Throughout the process of metalworking and parts manufacturing, the sheer number of processes and moving parts can make it difficult to figure out how to best streamline your operation. Purchasing high-quality cutting tools and sticking to a consistent schedule of preventative maintenance are vital, but it’s also important to keep in mind the quality of your cutting fluid.
Cutting fluid plays a large role in maximizing the life of your tools. It provides lubrication and removes heat from the work zone, making it easier on tools and preventing them from exceeding critical temperature ranges during cutting.
Without cleaning and recycling, coolant is liable to break down over time, leading to damage to machine tools in a number of ways:
When coolant fails to properly lubricate a cutting tool, that tool softens, wears out more quickly, and can dull or even break during the first cut.
By ensuring that your fluid is properly and frequently cleaned, you can see benefits that not only allow you to get the most out of your tools, but also extend to the quality of your finished product, the condition of your machining equipment, and the health of your workforce.
These aren’t negligible benefits either. Case studies have shown that the use of effective cutting fluid recycling equipment can extend tool life by as much as 25%. When a manufacturer of metal aerospace components implemented a centralized cutting fluid recycling system at its facility in the Pacific Northwest, it saw a major increase in average tool life:
Additionally, the manufacturer saw surface finish quality increase by 27%, machine downtime decrease by 50% and tool resharpening costs cut in half.
Ensuring that cutting fluid is clean and healthy means tools will last longer and produce better results. Because of this, operations both large and small can cut back on replacement costs for new tools. It’s common practice for metalworking facilities to purchase tools prematurely in order to avoid production downtime or tool shortages. But a stockpile of tools not yet in use represents a substantial amount of money tied up, potentially unnecessarily, instead of earning a return on investment somewhere else.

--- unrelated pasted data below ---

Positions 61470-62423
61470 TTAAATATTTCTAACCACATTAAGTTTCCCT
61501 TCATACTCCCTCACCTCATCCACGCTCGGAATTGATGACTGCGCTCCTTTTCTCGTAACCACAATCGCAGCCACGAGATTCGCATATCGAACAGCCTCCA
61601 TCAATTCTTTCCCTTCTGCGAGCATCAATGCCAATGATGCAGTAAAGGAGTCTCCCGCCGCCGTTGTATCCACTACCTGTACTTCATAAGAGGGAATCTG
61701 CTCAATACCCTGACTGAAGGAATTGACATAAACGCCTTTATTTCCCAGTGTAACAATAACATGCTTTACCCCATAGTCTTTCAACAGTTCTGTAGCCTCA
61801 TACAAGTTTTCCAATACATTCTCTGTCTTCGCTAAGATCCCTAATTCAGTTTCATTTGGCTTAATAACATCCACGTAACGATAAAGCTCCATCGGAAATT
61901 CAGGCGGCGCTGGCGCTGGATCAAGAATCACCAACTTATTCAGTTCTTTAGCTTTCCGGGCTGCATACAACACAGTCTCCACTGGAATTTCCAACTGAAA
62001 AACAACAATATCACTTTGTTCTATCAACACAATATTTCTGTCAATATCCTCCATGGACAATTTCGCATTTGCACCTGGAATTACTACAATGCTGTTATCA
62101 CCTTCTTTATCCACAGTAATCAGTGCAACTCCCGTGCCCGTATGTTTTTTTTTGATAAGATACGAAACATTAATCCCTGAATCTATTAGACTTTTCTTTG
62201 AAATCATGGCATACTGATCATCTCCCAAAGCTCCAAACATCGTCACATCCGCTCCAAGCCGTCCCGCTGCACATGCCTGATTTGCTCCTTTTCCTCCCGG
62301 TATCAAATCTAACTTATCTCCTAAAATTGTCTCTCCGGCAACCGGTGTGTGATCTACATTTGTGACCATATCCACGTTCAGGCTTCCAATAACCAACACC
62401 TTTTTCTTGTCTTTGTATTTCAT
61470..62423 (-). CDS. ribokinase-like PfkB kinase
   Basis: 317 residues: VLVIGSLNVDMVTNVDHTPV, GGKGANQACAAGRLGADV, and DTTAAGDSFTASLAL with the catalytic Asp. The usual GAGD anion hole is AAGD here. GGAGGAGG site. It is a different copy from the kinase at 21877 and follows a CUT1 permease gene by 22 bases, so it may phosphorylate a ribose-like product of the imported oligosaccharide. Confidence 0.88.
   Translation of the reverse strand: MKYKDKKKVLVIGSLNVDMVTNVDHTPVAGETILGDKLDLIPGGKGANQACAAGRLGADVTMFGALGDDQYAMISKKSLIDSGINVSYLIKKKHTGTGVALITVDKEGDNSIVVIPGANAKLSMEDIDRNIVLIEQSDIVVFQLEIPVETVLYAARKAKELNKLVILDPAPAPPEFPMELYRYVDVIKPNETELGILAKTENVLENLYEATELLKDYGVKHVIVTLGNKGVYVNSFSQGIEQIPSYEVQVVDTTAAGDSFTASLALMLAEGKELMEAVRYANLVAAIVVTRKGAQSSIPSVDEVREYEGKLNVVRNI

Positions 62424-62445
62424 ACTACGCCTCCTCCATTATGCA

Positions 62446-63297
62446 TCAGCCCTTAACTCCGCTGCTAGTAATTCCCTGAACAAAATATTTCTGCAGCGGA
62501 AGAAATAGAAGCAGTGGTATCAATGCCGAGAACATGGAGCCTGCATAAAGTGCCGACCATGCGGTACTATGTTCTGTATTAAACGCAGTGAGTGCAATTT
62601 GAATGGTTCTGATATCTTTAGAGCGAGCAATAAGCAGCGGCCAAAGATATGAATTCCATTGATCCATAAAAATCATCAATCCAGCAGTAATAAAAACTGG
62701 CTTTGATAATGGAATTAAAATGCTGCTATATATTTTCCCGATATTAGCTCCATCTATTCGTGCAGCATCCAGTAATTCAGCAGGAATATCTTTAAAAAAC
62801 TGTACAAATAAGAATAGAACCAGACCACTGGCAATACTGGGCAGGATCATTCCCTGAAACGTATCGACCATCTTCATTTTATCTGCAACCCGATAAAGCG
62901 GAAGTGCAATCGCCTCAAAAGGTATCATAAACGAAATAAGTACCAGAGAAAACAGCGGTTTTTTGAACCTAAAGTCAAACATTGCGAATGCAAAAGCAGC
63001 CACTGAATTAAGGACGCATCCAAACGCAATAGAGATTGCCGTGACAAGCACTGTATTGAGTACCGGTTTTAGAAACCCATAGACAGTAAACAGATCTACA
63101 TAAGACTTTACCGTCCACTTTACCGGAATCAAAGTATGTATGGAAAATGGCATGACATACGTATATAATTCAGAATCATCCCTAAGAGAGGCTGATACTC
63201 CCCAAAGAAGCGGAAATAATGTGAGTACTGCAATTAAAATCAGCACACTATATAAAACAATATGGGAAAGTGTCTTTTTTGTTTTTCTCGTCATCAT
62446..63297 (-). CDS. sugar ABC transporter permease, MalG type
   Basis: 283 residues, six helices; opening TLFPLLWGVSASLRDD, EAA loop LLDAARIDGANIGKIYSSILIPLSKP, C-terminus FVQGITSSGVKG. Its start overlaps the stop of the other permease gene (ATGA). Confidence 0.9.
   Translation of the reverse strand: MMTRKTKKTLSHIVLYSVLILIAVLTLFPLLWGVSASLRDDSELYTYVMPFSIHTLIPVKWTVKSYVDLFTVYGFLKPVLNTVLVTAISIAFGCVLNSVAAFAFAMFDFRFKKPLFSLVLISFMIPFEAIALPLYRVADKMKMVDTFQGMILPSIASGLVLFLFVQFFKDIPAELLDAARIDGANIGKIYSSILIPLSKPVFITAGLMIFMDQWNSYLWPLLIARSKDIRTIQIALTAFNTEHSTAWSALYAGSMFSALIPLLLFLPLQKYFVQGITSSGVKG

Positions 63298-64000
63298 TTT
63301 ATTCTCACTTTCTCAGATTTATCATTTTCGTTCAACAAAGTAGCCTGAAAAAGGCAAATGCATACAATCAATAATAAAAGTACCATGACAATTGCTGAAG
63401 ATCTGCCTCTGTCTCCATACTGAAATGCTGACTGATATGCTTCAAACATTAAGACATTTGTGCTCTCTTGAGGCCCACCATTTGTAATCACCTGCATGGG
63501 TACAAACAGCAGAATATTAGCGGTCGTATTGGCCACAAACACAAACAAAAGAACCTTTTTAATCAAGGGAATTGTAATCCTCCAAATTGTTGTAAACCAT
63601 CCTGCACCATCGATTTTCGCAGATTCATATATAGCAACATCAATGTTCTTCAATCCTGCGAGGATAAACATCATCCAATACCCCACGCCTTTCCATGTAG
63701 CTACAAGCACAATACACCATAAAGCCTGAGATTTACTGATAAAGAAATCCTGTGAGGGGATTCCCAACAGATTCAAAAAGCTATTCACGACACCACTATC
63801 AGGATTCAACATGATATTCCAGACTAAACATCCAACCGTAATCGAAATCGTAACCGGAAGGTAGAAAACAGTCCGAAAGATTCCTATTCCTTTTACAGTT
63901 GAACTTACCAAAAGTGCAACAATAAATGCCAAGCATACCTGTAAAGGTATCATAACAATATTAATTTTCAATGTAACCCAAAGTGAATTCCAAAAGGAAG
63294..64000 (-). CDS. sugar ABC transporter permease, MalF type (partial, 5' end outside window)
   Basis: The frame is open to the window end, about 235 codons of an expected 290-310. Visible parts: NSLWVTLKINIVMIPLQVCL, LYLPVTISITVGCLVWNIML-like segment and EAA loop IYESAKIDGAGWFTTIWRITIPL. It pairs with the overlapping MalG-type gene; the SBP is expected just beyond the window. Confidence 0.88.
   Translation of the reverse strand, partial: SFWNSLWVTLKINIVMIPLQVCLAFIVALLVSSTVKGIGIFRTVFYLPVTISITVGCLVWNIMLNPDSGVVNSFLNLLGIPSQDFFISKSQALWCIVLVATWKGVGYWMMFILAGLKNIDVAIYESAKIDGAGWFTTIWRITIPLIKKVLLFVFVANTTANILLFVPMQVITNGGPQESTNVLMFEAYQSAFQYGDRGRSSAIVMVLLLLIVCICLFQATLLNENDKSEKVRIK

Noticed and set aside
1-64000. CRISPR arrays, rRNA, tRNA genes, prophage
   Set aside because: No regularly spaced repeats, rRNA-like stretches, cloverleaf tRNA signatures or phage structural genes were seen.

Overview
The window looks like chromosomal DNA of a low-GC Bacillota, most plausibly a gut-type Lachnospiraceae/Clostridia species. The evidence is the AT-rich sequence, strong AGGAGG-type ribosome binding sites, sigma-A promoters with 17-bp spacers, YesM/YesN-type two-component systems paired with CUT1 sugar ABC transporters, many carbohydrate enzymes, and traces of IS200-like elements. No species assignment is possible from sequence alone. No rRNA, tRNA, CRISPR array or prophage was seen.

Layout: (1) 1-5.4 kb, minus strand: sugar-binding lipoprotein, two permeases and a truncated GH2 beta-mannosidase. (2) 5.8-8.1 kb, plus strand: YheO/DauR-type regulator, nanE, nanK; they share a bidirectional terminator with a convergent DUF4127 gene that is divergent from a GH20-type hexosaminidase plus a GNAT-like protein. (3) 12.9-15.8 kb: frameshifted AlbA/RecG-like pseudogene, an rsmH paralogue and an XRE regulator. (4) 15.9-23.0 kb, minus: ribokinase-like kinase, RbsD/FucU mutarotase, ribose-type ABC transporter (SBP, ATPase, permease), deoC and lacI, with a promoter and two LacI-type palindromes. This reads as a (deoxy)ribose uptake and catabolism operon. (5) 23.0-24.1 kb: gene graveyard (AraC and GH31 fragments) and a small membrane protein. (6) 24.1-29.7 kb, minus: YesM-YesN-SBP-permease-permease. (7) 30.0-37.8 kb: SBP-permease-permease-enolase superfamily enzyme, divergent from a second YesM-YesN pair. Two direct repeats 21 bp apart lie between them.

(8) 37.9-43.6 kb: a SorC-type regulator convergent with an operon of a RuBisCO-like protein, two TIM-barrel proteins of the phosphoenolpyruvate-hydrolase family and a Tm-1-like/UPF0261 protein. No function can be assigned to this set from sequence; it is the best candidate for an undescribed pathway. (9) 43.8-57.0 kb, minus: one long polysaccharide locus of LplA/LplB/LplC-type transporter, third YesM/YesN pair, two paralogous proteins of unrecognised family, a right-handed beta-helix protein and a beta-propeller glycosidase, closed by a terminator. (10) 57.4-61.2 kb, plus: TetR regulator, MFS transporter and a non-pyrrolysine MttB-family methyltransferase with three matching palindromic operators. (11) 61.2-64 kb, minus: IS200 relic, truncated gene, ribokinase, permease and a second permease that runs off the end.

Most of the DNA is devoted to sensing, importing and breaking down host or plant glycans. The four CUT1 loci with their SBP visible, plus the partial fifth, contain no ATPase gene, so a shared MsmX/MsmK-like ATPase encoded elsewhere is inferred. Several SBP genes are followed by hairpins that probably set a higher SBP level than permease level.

By extending tool life, cutting fluid recycling systems reduce the need for preventative purchasing of replacement tools, freeing up capital to be devoted elsewhere and cutting down on production downtime and installation costs. You can maximize your bottom line by extending tool life and improving product quality all at once.
Fluid recycling equipment takes the burden off your workforce by automating the processes of separating solids from liquids, filtering out dispersed contaminants like bacteria and tramp oil, and adjusting fluid concentration for fluid recovery.
This keeps cutting fluid working longer. A proper filtration and recycling system extends cutting fluid life by two to five times beyond typical change-out periods. This means you can significantly cut back on the costs of purchasing new coolant and reduce the labor associated with coolant replacement and sump maintenance.
In conjunction with some types of newer cutting fluids, recycling systems can almost endlessly clean and refresh the fluid, meaning that tools can benefit from healthy coolant and coolant disposal can be avoided almost entirely.
The benefits of a cutting fluid recycling system aren’t limited to extending tool life and reducing cutting fluid costs. Proper cleaning of cutting fluids significantly reduces the amount of tramp oil and bacteria present in the work zone.
The breakdown of cutting fluid can even damage some machine parts that aren’t involved in the cutting process. The interiors of the cutting machines themselves become prone to rust and corrosion and sensitive electric components are known to be damaged by mist created by tramp oil. When present, tramp oil mist also settles on equipment, resulting in potential machine failures and clogged air filters.
Just as tramp oil is harmful to equipment, bacteria are harmful to your workforce. The presence of bacteria is one of the biggest fears in metalworking facilities because it generates unpleasant smells and leads to dermatitis, reducing both the morale and productivity of workers.